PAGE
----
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Ketoacidosis Word Parts

Our Diabetes Story: My 11 Year Old Son Went Into Diabetic Ketoacidosis And Was Diagnosed With Type 1 Diabetes

Our Diabetes Story: My 11 Year Old Son Went Into Diabetic Ketoacidosis And Was Diagnosed With Type 1 Diabetes

We had a really scary time this week — my 11-year-old son ended up in the Pediatric ICU at the local children’s hospital for two days due to Diabetic Ketoacidosis and we found out he has Type 1 Diabetes. I’m sharing our story because I missed obvious signs. Maybe another parent or caregiver might miss signs too. Maybe this will save a kid from going into Diabetic Ketoacidosis. While Type 1 Diabetes is not curable; maybe if I had put things together, we could have prevented a 2 day stay in the Pediatric Intensive Care unit. Our Diabetes Story: My 11 Year old Son Went Into Diabetic Ketoacidosis and Has Type 1 Diabetes According to the Juvenile Diabetes Research Foundation: “Knowing the warning signs for type 1 diabetes could help save a life! Type 1 diabetes can often go undiagnosed in its early stages because the symptoms can be mistaken for more common illnesses, like the flu. Take notice if you or your loved one experiences the following: Extreme thirst Frequent urination Drowsiness and lethargy Sugar in urine Sudden vision changes Increased appetite Sudden weight loss Fruity, sweet, or wine-like odor on breath Heavy, labored breathing Stupor or unconsciousness Call your doctor immediately if one or more of these symptoms occurs in you or your loved one. It is extremely important to receive medical attention—misdiagnosis or leaving your condition untreated can have tragic consequences, including death.” This is how we wound up at the hospital: Last Friday night B vomited (food) late at night. I didn’t think anything of it because he had eaten ice cream with his cousins and then miso soup and samosas for dinner. Crazy combination, right? He was fine all weekend after that and I was watching him closely. He seemed tired and very thirsty. (WARNING SIGNS). Ho Continue reading >>

Ketoacidosis At Diagnosis Of Type 1 Diabetes In Children In Northern Finland

Ketoacidosis At Diagnosis Of Type 1 Diabetes In Children In Northern Finland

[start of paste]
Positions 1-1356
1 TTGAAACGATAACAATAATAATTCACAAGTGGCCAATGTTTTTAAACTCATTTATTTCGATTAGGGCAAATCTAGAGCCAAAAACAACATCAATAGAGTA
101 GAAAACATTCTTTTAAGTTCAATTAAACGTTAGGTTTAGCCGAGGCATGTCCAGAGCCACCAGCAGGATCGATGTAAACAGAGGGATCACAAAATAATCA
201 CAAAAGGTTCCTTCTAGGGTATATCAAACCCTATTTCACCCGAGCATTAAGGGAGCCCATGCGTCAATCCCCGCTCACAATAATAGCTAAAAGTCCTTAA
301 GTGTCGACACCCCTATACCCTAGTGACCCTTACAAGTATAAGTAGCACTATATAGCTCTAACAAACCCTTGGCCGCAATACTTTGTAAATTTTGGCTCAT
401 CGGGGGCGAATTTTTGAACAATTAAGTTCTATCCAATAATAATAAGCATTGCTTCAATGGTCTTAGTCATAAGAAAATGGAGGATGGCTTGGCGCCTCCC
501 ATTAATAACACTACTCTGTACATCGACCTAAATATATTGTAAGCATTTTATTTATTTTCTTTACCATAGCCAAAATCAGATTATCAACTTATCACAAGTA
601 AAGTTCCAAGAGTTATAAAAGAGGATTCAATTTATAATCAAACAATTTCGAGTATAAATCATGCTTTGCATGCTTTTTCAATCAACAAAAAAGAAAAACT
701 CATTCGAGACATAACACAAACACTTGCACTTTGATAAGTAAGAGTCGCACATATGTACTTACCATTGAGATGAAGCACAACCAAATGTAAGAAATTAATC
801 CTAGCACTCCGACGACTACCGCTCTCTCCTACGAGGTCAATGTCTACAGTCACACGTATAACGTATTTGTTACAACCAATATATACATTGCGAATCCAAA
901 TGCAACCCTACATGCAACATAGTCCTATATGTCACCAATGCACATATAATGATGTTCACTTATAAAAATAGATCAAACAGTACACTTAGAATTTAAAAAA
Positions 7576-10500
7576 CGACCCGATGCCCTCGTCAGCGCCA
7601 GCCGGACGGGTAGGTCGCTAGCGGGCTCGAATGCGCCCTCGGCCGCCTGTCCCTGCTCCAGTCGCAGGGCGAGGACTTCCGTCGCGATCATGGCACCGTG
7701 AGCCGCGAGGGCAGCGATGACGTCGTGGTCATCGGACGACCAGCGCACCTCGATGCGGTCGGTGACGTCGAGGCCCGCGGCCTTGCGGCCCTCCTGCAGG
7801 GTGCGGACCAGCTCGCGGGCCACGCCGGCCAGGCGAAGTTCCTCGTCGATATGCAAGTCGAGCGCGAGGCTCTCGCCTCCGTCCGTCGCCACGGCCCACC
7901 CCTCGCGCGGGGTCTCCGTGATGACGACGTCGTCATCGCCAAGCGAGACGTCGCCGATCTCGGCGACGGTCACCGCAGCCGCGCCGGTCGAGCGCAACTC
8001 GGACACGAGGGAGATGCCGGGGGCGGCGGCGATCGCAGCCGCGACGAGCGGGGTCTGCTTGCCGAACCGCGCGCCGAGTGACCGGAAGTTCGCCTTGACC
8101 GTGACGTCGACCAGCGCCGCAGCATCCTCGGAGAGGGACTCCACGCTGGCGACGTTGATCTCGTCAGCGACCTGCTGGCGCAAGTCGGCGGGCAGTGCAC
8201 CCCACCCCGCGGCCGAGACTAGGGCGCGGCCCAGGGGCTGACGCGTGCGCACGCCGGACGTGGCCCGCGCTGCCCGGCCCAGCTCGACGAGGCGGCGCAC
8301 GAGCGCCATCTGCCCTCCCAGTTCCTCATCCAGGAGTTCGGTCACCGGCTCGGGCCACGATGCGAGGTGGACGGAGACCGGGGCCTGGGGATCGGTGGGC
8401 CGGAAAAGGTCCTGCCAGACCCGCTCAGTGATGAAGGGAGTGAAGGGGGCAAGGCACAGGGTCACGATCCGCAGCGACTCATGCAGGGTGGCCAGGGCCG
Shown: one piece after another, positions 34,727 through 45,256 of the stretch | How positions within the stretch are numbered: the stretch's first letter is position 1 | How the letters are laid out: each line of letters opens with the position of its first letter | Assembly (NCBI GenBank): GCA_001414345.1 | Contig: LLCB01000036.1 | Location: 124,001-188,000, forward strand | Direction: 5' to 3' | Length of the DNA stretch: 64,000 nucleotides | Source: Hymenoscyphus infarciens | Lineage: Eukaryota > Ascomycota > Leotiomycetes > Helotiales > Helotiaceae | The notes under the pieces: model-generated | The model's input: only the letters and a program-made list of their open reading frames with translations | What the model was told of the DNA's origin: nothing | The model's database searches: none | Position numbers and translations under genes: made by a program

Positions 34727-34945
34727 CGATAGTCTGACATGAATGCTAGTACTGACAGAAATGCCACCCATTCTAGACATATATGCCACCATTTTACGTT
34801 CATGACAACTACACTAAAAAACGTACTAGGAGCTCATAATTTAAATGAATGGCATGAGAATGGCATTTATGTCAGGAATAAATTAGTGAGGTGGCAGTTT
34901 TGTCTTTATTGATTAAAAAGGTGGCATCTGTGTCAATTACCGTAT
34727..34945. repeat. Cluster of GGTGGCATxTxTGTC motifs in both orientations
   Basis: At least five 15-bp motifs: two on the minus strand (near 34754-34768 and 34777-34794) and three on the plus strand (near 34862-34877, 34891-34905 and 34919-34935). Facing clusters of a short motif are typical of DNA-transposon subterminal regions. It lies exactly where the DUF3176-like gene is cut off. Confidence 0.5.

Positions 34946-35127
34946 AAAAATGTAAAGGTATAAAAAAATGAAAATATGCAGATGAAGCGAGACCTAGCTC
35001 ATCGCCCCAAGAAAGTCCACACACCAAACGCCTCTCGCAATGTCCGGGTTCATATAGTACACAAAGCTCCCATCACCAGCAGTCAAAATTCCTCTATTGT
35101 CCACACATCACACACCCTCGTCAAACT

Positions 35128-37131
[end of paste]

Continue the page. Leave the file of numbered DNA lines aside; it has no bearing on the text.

Ketoacidosis at Diagnosis of Type 1 Diabetes in Children in Northern Finland 1Department of Pediatrics, University of Oulu, Oulu University Hospital, Oulu, Finland 2Hospital for Children and Adolescents, University of Helsinki, Helsinki, Finland 3Department of Pediatrics, Tampere University Hospital, Tampere, Finland Address correspondence and reprint requests to Riitta Veijola, University of Oulu, Oulu University Hospital, Department of Pediatrics P.O. Box 5000, 90014 Oulu, Finland. E-mail: riitta.veijola{at}oulu.fi Diabetes Care 2007 Apr; 30(4): 861-866. OBJECTIVETo study the frequency of diabetic ketoacidosis (DKA) over a 20-year period among children diagnosed with type 1 diabetes in northern Finland. RESEARCH DESIGN AND METHODSThe study population comprised 585 patients (328 boys) diagnosed with type 1 diabetes aged <15 years in the Department of Pediatrics, Oulu University Hospital, between 1 January 1982 and 31 December 2001. The data for clinical characteristics were collected retrospectively from the patients case records. The earlier 10-year period (19821991) was compared with the later 10-year period (19922001). Two definitions for DKA were used: DKA(i) pH <7.30 or DKA(ii) pH <7.30 and/or bicarbonate <15 mmol/l. RESULTSDuring the later 10-year period, children less often had DKA at diagnosis [DKA(i) 15.2 vs. 22.4%, P = 0.028, and DKA(ii) 18.9 vs. 29.5%, P = 0.003]. The proportion of young children aged <5 years at diagnosis increased over time, but the frequency of DKA also was lower in this age-group during 19922001 compared with the earlier 10-year period [DKA(i) 17.7 vs. 32.1%, P = 0.052, and DKA(ii) 20.3 vs. 42.6%, P = 0.005]. In children aged <2 years at diagnosis, the frequency of DKA remained high during 19922001 [DKA(i) 39.1% and DKA(ii) 47.8%]. CONC Continue reading >>

Diabetes Dictionary | Diabetes Canada